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PRI's Environmental News Magazine

Greening The Internet Cloud

Air Date: Week of April 20, 2012

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Internet use and the demand for storage in the cloud are soaring. A new report from Greenpeace looks at data storage companies and their energy use. Gary Cook, an IT analyst at Greenpeace, tells host Bruce Gellerman that companies like Apple should be transparent about their energy use and invest more in renewable energy. One company, Akamai, ranks high on energy transparency in Greenpeace’s report. Nicole Peill-Moelter is Akamai’s Director of Sustainability. She says Akamai wants to help other businesses be more efficient but the company knows firsthand that affordable renewable energy is not always available on a large scale.

Transcript

GELLERMAN: From the Jennifer and Ted Stanley Studios in Somerville, Massachusetts, it’s Living on Earth. I’m Bruce Gellerman. The exponential growth in digital data: photos, email, videos, corporate, governmental, and personal records have been soaring like a rocket. To keep up with the demand to store, manipulate and manage all those gajillion gigabytes, we’ve increasingly turned to the cloud: vast, often remote sites made up of millions of computer servers that use prodigious amounts of energy.

Now, Greenpeace wants cloud companies to come clean on their energy use and has issued a new report rating how well they do. Greenpeace Senior IT Analyst Gary Cook is author of the study: How Green is your Cloud?

COOK: At a global level our estimates show that the electricity demand of the cloud would rank among countries, it would make it the fifth largest electricity consumer in the world, equivalent to the amount of emissions from airline travel. And what we did our report for was to really try to shine a light on which companies are doing well in terms of powering their platforms with renewable energy and those who maybe aren’t doing quite so well. Because there are lots of claims about how green the cloud is, but we think it’s really important to look at companies and how they’re performing.

GELLERMAN: Well the cloud is also growing very rapidly.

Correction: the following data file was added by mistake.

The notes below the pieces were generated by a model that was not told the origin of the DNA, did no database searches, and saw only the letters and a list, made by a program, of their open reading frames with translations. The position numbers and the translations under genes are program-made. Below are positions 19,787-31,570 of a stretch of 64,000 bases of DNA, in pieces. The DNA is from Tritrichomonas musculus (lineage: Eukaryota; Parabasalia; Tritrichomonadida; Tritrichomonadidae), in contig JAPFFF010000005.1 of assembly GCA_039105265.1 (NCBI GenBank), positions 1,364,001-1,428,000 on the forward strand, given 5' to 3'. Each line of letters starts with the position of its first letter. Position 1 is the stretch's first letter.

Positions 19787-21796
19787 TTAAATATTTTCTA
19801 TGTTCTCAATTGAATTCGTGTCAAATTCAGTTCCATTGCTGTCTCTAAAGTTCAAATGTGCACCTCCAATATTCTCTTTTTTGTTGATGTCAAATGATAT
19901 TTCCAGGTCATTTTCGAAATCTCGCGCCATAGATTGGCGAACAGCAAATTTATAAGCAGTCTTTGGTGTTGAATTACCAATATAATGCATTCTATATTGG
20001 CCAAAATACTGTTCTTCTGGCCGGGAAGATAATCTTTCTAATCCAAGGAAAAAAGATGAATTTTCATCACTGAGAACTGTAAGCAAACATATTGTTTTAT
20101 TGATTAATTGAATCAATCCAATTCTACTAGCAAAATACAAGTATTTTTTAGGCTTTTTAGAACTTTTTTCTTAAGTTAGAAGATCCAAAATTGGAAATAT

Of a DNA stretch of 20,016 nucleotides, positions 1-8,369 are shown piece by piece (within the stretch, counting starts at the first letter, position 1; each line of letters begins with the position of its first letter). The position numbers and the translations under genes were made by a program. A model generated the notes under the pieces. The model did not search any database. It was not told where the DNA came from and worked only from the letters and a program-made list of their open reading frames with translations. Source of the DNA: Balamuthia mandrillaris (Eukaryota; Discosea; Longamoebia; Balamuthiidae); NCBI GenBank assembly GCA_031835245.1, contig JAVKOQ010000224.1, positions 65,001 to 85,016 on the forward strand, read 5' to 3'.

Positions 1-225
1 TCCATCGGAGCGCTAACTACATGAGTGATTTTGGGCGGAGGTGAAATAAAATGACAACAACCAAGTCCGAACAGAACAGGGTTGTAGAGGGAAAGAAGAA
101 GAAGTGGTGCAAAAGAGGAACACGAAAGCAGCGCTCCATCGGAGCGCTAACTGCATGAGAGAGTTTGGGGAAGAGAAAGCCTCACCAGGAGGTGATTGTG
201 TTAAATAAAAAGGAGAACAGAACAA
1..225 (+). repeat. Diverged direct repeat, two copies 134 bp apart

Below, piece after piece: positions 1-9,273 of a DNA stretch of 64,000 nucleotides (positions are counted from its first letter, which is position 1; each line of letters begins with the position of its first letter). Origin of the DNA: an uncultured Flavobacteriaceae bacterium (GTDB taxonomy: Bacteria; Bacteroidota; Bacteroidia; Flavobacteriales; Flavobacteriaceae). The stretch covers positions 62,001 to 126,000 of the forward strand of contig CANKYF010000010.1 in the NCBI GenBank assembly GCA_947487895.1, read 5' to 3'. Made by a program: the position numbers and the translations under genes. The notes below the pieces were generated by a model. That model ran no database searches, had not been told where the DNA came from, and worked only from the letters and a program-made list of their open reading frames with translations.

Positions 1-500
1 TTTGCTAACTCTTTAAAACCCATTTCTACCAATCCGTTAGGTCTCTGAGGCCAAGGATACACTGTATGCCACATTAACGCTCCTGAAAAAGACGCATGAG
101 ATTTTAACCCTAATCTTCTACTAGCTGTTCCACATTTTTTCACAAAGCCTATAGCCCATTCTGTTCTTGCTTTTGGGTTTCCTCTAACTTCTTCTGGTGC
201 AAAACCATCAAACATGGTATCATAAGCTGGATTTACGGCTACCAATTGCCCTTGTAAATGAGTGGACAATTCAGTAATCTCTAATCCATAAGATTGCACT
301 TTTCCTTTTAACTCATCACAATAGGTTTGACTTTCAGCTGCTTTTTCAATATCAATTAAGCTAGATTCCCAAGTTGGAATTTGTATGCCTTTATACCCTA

COOK: That’s very true. If these companies, who are some of the most innovative in the world, embrace the challenge to power their platforms with renewable energy, they would be leading the charge for all of us to have clean energy. If they go in the other direction, they can actually be holding us back and making investments that could be extending the life of coal plants and making investments that are going to slow down the transition to renewable energy.

GELLERMAN: Well I’m looking at your scorecard here. So you rate them in terms of their amount of coal and nuclear power they get. Of course, four variables: energy transparency, infrastructure citing, energy efficiency and greenhouse gas mitigation and renewables and advocacies, and none of them do really well. You gave no straight A’s, you didn’t give any straight B’s either, a lot of D’s and F’s.

COOK: That’s true. On the plus side, we have seen significant improvement since we put out a similar report last year. On the downside, we see many companies growing very quickly and building in locations that are going to be largely powered by coal and other sources of dirty energy, so quite a bit of room for improvement.

GELLERMAN: You really take Apple to task, you say that their cloud storage facilities, their new ones in North Carolina, are, you know, really not very clean at all.

COOK: Apple is one of the most innovative and popular companies in the world. They challenge us all to think different. In the past, and what we’ll see in the future is, accept that challenge with regard to its energy use for its cloud. And so, what they need to be doing is demanding better from Duke Energy who has a number of coal plants very close by, that use mountain-top removal coal from Appalachia. And they’re a big customer, they have the ability to demand better, to demand that Duke think different and provide them clean energy.

GELLERMAN: There are of course companies, say, like Amazon, which does all its business, basically, on the cloud, and they say: Hey, we save a lot of trips to the store, you know, digital books – we save trees.

COOK: We view the INC sector as a critical partner in driving a clean energy economy, you know, using video conferencing instead of transportation or do-it-online rather than having to do it in the real world. But it’s important that we get this investment right, because we are going to continue to rely upon it more and more and it’s a significant power demand.

GELLERMAN: So, how green is the Greenpeace cloud?

COOK: So Greenpeace has adopted a global commitment to move its IT services to be powered by green energy as fast as we can, and have been contacting our providers, many of whom are included in the evaluation, we released this week to understand the amount of renewable energy they are using and make sure that we can power, fully power, our cloud services from clean energy.

GELLERMAN: One of the companies that you rate is Akamai. It’s one of the largest cloud service and data delivery companies in the world, and Gary I’m going to speak to Akamai after our conversation, have you got a question for them, because you rank them on this report.

COOK: We gave them one of our few A’s in this evaluation because of their transparency. They have really the only company who is reporting the amount of carbon across their network. Ask them: Are they going to get other companies to do the same?